The Weekly Fix: How important Is Your Belt?

Welcome to the Weekly Fix!

The Newsletter from the Bulletproof For BJJ brothers JT & Joey, to give you the insights you need to have a better BJJ life. .

  1. How belts hinder your BJJ?: Why getting a belt may not help
  2. Have you seen this?!: Get Strong and Flexible at the same time?
  3. Community Spotlight:The Grey man brought to light
  4. Training Top Tip: Fix your Neck Game!

How Belts Hinder Your BJJ?

How important is your belt for actually improving your BJJ? Originally Belts were invented as a skill analysis system for an instructor to be able to understand a students level of skill acquisition. Now there is far more status attributed to Belts in BJJ and far too much importance placed on your next belt.

Let's breakdown why focusing on attainment of anything is negatively affecting your BJJ.

Progress is Process. This may sound like an over simplified cliche but it is the truth of any skill development. The process or routine you have for practicing a skill and then using it as part of your BJJ game is the most important part of Improving. Focusing on the end goal often distracts from what needs to be done on a weekly and daily basis. If you really want to get better at Jiu-jitsu look at what you are doing everyday and evaluate- are my actions moving me forward?

Not all Belts are Created Equal.  You look at the line of senior belts at the front of the class all wearing different belts. All of those people may have trained similar amounts of time but none of them are the same. The amount of personal, physical and mental challenge that they had to over come to achieve their rank is completely different.They may be the best in world or just a battle harden gym warrior on their 5th year at purple belt. The truth is the belt is a distraction from what is actually important, your own level and executing your game to the best of your ability.

The New Belt Slump. You have just been promoted! You have worked your tail off to be as good as you can be, been at every class, every open mat, drilling regularly and competing. Then a couple weeks after you achieve the goal you hit a slump. This is common in the BJJ community because what you did in a mad frenzy to achieve the goal isn't sustainable. You got your prize and now you have reduced your effort just to be able to bounce back, which is fair enough. Understand what got you here won't get you there. In order to keep progressing all the way through your BJJ journey your approach to training needs to be sustainable for many years not just a few months.

Keeping Up Appearances. It is now socially accepted that you will always let people know exactly what you are doing all the time. If you don't post it, did it even really happen? The truth letting everyone know what you are doing doesn't improve your process. The process of learning requires mistakes, which leads to real improvement. Keeping up appearances requires always showing our good side and hiding our mistakes. Ask yourself are you trying to grow a Flower or to grow a Tree. Flowers will grow reasonably quickly, have shallow roots, require a lot of attention, resources and special conditions. They bloom, they're beautiful but then they fade and die in a matter of days. Trees grow very slowly, develop deep roots, require small but consistent amounts of water and a little attention. It's hard to tell when they are developing until you look back and a year has gone by and they are standing strong, built to keep growing for years to come.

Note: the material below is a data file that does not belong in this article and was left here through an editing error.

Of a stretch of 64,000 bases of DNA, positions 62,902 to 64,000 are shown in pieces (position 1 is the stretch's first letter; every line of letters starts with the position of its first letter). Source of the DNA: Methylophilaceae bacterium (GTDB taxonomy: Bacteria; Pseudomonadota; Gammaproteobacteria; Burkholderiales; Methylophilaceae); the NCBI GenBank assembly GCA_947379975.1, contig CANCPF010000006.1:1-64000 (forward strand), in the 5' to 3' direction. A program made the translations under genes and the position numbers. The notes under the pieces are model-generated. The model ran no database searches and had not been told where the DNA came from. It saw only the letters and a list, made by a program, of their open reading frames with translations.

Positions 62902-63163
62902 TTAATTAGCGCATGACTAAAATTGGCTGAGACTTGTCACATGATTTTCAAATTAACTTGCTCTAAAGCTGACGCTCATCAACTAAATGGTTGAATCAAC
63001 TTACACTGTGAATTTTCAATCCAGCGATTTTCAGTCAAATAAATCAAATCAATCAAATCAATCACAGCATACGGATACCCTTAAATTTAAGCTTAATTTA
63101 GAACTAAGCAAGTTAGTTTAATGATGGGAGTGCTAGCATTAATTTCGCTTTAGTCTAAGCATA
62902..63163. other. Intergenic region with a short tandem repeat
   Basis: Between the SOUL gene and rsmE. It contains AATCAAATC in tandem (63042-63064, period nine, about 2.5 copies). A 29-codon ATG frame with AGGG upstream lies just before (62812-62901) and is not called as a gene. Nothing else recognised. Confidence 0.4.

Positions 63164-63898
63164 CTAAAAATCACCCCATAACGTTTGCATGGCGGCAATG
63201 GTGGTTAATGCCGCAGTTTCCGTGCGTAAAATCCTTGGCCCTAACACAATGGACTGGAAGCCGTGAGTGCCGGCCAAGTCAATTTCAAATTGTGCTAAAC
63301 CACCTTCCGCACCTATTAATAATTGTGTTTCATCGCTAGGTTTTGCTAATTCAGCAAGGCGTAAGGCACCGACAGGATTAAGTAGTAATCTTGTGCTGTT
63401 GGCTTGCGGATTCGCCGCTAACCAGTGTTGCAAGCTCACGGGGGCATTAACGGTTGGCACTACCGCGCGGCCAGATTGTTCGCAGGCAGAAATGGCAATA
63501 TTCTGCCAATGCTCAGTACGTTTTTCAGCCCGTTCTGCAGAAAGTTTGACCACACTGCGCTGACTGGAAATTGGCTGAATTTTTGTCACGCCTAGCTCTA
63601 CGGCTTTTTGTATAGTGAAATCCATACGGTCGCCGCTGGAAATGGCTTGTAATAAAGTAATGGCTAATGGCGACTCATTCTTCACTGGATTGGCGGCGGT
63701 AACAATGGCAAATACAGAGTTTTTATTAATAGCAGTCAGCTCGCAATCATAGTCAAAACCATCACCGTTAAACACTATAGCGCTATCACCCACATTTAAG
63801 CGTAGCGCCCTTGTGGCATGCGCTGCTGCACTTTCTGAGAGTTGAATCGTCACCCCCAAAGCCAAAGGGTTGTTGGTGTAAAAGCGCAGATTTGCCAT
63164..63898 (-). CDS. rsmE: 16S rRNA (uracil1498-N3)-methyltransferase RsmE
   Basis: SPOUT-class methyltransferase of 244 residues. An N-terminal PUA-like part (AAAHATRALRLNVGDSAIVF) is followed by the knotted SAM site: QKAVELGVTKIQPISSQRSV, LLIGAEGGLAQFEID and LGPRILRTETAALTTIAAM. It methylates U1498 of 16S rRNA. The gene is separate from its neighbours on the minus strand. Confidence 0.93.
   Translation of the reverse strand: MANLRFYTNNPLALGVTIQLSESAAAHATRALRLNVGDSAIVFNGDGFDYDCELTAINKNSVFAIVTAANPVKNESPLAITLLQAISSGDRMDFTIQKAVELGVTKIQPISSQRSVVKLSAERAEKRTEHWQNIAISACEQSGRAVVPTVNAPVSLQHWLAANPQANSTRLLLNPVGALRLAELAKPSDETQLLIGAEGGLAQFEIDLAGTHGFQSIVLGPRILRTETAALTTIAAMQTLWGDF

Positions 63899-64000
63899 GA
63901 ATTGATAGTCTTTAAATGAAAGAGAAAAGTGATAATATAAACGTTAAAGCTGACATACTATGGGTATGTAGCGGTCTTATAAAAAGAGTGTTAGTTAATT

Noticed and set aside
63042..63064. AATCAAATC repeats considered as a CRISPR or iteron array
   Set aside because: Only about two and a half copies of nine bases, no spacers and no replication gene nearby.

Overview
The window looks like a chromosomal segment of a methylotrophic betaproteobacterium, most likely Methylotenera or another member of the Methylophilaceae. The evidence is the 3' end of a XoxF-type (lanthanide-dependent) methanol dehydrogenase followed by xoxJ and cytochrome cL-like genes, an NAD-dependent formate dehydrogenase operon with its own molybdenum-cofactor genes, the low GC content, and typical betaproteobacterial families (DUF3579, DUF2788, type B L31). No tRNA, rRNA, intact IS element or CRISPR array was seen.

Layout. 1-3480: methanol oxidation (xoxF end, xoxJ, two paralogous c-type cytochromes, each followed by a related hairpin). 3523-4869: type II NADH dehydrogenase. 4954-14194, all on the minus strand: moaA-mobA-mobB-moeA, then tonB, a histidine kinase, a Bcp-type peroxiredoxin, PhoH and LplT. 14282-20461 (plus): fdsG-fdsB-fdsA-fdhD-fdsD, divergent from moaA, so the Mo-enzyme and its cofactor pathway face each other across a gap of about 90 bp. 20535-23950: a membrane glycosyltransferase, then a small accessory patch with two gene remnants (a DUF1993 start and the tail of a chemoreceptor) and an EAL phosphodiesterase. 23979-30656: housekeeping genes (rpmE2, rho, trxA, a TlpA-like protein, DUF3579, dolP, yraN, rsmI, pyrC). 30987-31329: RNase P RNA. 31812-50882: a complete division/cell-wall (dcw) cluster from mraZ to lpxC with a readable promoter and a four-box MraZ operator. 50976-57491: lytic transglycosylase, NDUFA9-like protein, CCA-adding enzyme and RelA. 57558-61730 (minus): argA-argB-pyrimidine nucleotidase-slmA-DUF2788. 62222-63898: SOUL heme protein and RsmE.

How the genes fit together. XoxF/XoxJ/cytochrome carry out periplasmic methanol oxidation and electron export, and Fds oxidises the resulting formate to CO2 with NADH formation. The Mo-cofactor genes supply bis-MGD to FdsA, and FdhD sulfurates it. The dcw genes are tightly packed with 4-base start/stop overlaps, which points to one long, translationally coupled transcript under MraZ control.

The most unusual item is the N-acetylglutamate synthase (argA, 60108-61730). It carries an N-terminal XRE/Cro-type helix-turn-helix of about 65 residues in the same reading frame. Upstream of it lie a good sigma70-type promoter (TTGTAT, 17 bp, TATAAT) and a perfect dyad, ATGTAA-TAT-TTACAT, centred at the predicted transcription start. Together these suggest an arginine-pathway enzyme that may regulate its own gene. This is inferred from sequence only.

Everything and Nothing. What a belt means to you with all your blood, sweat, injuries, surgeries and tears = Everything! What your belt means to anyone else= Nothing. Though you may share your knowledge and skills with others to help them on their journey no one will truly understand what it means for you to achieve what you have. Yes belts mean everything but they also mean nothing. This is the achievement paradox of BJJ. Your ability to consistently show up willing to improve is really what means more than any belt around your waist and that is a choice.

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Academy: Black Knight JiuJitsu Cowra

Started BJJ: 2009

Rank: Blue Belt

Who or What got you introduced to BJJ?
After training Muay Thai for a few years someone wanted to roll. I felt like a fish out of water and had the learn more.

What was your training/ martial arts experience before you started BJJ?
Plenty of push-ups and pull-ups in the military and years of the typical bro split weight training didn’t do my joints and mobility any favours

Have you had any major setbacks or injuries on your BJJ journey?
Moving around a lot made training hard and always 2 steps forward one step back. Coupled with a few shoulder tears and hip injuries, I had a 5 year break from BJJ but back training consistent since 2019

How has Bulletproof for BJJ helped you?
Thinking of giving up as I was too old at 40 and struggling with the old injuries, I thought I’d try the bulletproof program. It’s been a total game changer. Pain free and moving better on the mats, I’m hoping to jump in a competition once lockdowns are done.